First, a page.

Friday, February 13, 2009

The Party of Lincoln

Registered Republican and kindred independent thinker Charles T. Munger, vice-chairman of Berkshire Hathaway, has some thoughts about rebooting the US economy:

"Public deliberations should include not only private morality and accounting issues but also issues of public morality, particularly with regard to taxation. The United States has long run large, concurrent trade and fiscal deficits while, to its own great advantage, issuing the main reserve currency of a deeply troubled and deeply interdependent world. That world now faces new risks from an expanding group of nations possessing nuclear weapons. And so the United States may now have a duty similar to the one that, in the danger that followed World War II, caused the Marshall Plan to be approved in a bipartisan consensus and rebuild a devastated Europe.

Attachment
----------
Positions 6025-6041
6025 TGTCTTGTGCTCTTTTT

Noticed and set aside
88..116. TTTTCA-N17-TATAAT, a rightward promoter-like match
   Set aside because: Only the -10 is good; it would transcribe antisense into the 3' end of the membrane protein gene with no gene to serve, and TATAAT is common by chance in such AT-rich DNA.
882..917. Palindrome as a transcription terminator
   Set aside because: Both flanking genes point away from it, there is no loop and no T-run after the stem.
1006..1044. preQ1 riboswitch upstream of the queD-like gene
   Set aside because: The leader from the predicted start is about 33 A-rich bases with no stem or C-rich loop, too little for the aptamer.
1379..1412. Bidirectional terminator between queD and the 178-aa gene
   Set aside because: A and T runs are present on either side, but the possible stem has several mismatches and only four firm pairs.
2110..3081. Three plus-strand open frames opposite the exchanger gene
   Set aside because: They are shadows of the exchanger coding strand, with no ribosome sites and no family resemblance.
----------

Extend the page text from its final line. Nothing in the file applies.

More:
The consensus was grounded in Secretary of State George Marshall's concept of moral duty, supplemented by prudential considerations. The modern form of this duty would demand at least some increase in conventional taxes or the imposition of some new consumption taxes. In so doing, the needed and cheering economic message, 'We will do what it takes,' would get a corollary: 'and without unacceptably devaluing our money.' Surely the more complex message is more responsible, considering that, first, our practices of running twin deficits depend on drawing from reserves of trust that are not infinite and, second, the message of the corollary would not be widely believed unless it was accompanied by some new taxes."

<< Home

Powered by Blogger

.post-title { display: none!important; }